In this post we’d like to introduce a new dataset and a new music transcription model, this time for drums! Our new model is based on our Onsets and Frames architecture, originally for piano. We’re calling this model OaF Drums. We trained OaF Drums on a new dataset we’re calling the Expanded Groove MIDI Dataset (E-GMD). We are making E-GMD available under a Creative Commons Attribution 4.0 International (CC BY 4.0) License.

Colab Notebook 🎵E-GMD Dataset 📝arXiv Paper GitHub Code

OaF Drums converts raw recordings of solo drum performances into MIDI with predicted timings, drum hit classification, and velocity.

OaF Drums translates raw audio into MIDI.

All of these predicted components come together to allow OaF Drums to fully capture the essence of a beat.

Demo of OaF Drums transcriptions synthesized on a Roland TD-17. The video alternates between raw audio of a solo drum performance and synthesized transcriptions for easy comparison. Drumming by Noli Grutas.

As a practicing musician, you can utilize the model to have a better understanding of your own timings and groove, and to assess whether you are consistently maintaining the tempo and swing on any kit you possess. You can use this model to transcribe new beats or polyrhythms that are difficult or tedious to manually transcribe. You can play in beats on an acoustic drum kit and have an accompanying MIDI reperesentation of your performance for further use in music production (such as adding accompanying electronic sounds to your acoustic kit).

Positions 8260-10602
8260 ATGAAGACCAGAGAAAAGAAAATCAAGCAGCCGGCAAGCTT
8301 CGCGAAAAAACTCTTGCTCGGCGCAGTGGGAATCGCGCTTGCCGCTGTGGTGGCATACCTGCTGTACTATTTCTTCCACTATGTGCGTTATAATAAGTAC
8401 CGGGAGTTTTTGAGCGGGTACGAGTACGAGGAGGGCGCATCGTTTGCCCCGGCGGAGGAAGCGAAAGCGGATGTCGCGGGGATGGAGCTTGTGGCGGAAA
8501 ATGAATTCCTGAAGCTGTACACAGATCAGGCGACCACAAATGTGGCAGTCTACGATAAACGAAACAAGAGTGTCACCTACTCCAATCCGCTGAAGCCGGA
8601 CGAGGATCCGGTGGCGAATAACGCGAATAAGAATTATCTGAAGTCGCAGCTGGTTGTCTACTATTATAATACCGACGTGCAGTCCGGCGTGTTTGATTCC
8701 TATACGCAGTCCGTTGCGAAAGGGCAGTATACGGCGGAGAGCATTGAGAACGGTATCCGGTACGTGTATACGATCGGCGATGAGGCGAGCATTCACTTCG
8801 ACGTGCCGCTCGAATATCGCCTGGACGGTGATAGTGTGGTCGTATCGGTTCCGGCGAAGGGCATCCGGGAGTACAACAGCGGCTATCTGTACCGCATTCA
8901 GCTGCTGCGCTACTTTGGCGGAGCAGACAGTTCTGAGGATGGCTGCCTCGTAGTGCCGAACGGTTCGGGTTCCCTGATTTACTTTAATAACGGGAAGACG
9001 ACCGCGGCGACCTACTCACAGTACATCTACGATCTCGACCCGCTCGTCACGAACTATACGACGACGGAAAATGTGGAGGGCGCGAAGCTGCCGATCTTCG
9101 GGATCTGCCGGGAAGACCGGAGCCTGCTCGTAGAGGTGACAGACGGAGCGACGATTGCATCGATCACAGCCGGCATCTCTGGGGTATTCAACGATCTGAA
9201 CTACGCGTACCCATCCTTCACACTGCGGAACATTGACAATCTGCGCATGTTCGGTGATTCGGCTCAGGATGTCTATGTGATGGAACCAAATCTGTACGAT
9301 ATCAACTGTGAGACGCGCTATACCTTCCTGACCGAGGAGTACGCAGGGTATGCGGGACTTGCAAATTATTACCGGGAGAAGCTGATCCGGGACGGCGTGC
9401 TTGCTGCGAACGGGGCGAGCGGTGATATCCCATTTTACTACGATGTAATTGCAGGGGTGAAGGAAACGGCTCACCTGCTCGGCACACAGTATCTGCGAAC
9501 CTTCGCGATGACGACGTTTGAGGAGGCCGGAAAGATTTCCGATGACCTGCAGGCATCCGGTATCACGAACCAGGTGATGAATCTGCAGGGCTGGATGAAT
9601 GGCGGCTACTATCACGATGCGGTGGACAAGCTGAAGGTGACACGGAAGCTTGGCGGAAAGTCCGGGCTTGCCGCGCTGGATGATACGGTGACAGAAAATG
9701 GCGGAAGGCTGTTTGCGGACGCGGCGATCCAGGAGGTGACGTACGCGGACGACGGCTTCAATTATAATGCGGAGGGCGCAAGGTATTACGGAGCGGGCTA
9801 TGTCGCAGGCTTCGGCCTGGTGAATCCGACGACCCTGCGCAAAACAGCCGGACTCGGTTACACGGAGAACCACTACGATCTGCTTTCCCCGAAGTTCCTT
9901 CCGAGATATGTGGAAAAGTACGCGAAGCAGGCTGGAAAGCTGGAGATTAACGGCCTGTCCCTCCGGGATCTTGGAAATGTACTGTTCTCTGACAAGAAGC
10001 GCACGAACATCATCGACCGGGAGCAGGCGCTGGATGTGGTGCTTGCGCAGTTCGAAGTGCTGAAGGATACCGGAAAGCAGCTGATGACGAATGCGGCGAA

Automatic transcription also opens up many new possibilities for analyzing music that isn’t readily available in notated form, to create much larger training datasets for generative models. We’ve done this exact thing in using our Onsets and Frames piano model for the Piano Transformer.


The success and capabilites of OaF Drums are not possible without a sufficiently large dataset to train against, and we created E-GMD with that goal in mind. E-GMD is a large collection of human drum performances, with audio recordings annotated in MIDI. It is also the first human-performed drum transcription dataset with annotations of velocity. E-GMD contains 444 hours of audio from 43 drum kits recorded on a Roland TD-17 and is an order of magnitude larger than similar datasets. It is based on our previously released Groove MIDI Dataset. We are making E-GMD available because we believe it has several advantages over existing datasets. E-GMD’s breadth of drum kits, human (vs. scored) performances, velocity annotations, and overall size give it a huge value to research.

Dataset Duration (Minutes) Velocity Annotation
E-GMD 26,670 Yes
ENST 61 No
MDB Drums 21 No
Comparisons to other human performed datasets for drums.

One of the main intentions in recording E-GMD was to record a large collection of drum kits and timbres. This allows OaF Drums to transcribe beats from a diversity of drum sounds. Take a listen to the following examples to get a clearer picture of the different types of drum kits that we recorded in our dataset.

Jazz Fusion beat on the "Nu RNB" kit.
Rock beat on the "Deep Daft" kit.
Pop beat on the "808" kit.

Perceptual Quality and performance

Given OaF Drums capabilities for predicting velocity alongside drum hit and timing, the model achieves state of the art drum transcription when measuring for perceptual quality. In a pairwise listening study conducted against other top performing drum transcription models, OaF Drums had the best performance.

Results of our listening tests, showing the number of times each model won in a pairwise comparison. Black error bars indicate estimated standard deviation of means.